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Amendments to Surplus Land Act Increase Clarity and Flexibility for Public Agencies

Amendments to Surplus Land Act Increase Clarity and Flexibility for Public Agencies

Amendments Clarify that Act Does Not Apply to Leases of 15 year or Less; Expand Certain Exemptions

On October 11, Gov. Gavin Newsom signed Senate Bill 747 and Assembly Bill 480 into law, which together clarify important provisions of the Surplus Land Act relating to leasing and increase flexibility for public agencies disposing of property under the Act.

The Surplus Land Act (the "Act"), codified in Gov. Code Sections 54220 et. seq., establishes requirements for public agencies intending to sell or lease surplus property. Under the Act, public agencies must take a formal action declaring property "surplus," provide advance notice to certain interested parties of the proposed disposition, and negotiate in good faith with interested parties, with a particular emphasis on prioritizing the development of affordable housing.

In recent years, legislation and guidance published by Housing and Community Development (HCD) have imposed new requirements on public agencies and penalties for dispositions that violate the Act (See AB 1486, Ting, 2019). The legislation created a series of exemptions from the noticing requirements, which required formal action of governing boards to declare properties "exempt surplus land." These modifications expanding the scope of the Act have created confusion among public agencies, particularly surrounding guidance by HCD that the Act applied to leases of more than 5 years, where no such requirement was found in the text of the Act.

Together, Senate Bill 747 and Assembly Bill 480 provide much-needed clarification and increased flexibility for public agencies disposing of surplus property. Among other changes, the amendments:

  • Clarify that while the Act does apply to certain leases, it does not apply to leases of 15 years or less (including any renewal options), nor does the Act apply to leases under which no development or demolition will occur, regardless of lease term.
  • Create new categories of "exempt" surplus land, including where the property sold for development and includes a required minimum percentage of affordable housing units, or parcels that are under half an acre in size and not contiguous to land owned by a state or local agency and used for open space or affordable housing purposes.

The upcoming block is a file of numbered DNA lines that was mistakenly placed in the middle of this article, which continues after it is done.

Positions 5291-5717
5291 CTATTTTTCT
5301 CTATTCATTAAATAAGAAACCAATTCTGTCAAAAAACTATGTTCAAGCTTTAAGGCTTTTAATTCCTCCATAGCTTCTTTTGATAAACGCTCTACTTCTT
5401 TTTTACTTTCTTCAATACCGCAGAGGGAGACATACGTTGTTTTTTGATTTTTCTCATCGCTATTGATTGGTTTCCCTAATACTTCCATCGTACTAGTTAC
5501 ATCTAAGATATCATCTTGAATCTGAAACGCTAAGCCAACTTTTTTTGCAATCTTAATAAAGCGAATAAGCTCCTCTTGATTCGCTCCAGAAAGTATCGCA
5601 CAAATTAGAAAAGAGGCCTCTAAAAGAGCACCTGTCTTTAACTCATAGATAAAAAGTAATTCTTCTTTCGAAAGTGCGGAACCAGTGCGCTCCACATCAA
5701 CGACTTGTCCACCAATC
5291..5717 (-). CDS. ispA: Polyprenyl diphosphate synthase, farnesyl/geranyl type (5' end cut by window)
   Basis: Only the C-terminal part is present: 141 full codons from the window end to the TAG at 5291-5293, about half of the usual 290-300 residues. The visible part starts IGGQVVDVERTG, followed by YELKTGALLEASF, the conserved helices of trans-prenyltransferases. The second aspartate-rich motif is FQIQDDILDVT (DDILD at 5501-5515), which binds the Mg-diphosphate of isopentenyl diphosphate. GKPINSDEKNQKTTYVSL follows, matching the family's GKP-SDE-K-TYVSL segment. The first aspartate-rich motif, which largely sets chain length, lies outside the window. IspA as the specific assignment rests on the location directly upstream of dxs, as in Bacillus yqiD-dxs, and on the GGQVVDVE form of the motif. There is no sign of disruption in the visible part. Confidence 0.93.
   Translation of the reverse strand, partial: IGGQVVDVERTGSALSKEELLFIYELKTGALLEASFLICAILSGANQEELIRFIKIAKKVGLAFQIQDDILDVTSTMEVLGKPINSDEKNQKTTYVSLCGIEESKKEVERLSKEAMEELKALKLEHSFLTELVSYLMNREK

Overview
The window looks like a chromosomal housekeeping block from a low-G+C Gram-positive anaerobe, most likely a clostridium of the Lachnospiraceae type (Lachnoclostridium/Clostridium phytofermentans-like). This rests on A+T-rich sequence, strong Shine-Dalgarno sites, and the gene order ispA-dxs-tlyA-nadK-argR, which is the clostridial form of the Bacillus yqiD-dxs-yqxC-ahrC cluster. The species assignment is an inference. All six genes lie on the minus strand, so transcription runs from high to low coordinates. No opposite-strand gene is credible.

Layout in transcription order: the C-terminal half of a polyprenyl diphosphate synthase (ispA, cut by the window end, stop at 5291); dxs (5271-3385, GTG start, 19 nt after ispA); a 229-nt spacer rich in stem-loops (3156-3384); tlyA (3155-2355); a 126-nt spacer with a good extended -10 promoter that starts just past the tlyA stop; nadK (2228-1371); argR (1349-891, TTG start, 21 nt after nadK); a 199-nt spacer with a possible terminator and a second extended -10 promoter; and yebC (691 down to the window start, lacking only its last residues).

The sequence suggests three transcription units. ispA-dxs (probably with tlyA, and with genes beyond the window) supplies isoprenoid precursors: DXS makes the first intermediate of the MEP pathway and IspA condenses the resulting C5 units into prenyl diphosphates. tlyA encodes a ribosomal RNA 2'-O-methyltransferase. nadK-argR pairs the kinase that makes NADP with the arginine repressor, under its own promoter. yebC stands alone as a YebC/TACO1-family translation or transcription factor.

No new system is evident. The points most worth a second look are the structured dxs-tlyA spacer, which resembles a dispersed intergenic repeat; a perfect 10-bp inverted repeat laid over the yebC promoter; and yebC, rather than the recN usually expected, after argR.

• Expand the definition of "valid legal restrictions" that would make housing prohibited, thus qualifying as exempt surplus land under the Act.
  • Permit agencies to issue¬†30 day notices of findings of exemption instead of taking governing board action for certain categories of exemptions.
  • Clarify the restrictions on certain activities agencies may take prior to the noticing process to allow agencies to obtain appraisals and conduct other due diligence, and, for certain affordable housing projects covered by exemptions, to issue Requests for Qualifications or Requests for Proposals and enter into leases, options and exclusive negotiating agreements.
  • Clarify that property that is retained for the "agency's use" (and therefore not surplus land) includes property owned by a port that is used to support logistics uses, sites for broadband equipment or wireless facilities, and waste disposal sites.
  • Prohibit the imposition of financial penalties for violating the Act for non-substantive violations that do not impact the availability or construction of affordable housing.

Together, these bills provide additional flexibility for public agencies disposing of surplus lands by clarifying the type of leases subject to the Act, and expand the definition of "exempt" surplus land. Public agencies should carefully review the Act when contemplating the sale or lease of agency property.

For More Information, Please Contact:

Michael Conneran
Michael Conneran
Partner
Walnut Creek, CA
Laura Ratcliffe
Laura Ratcliffe
Senior Counsel
Los Angeles, CA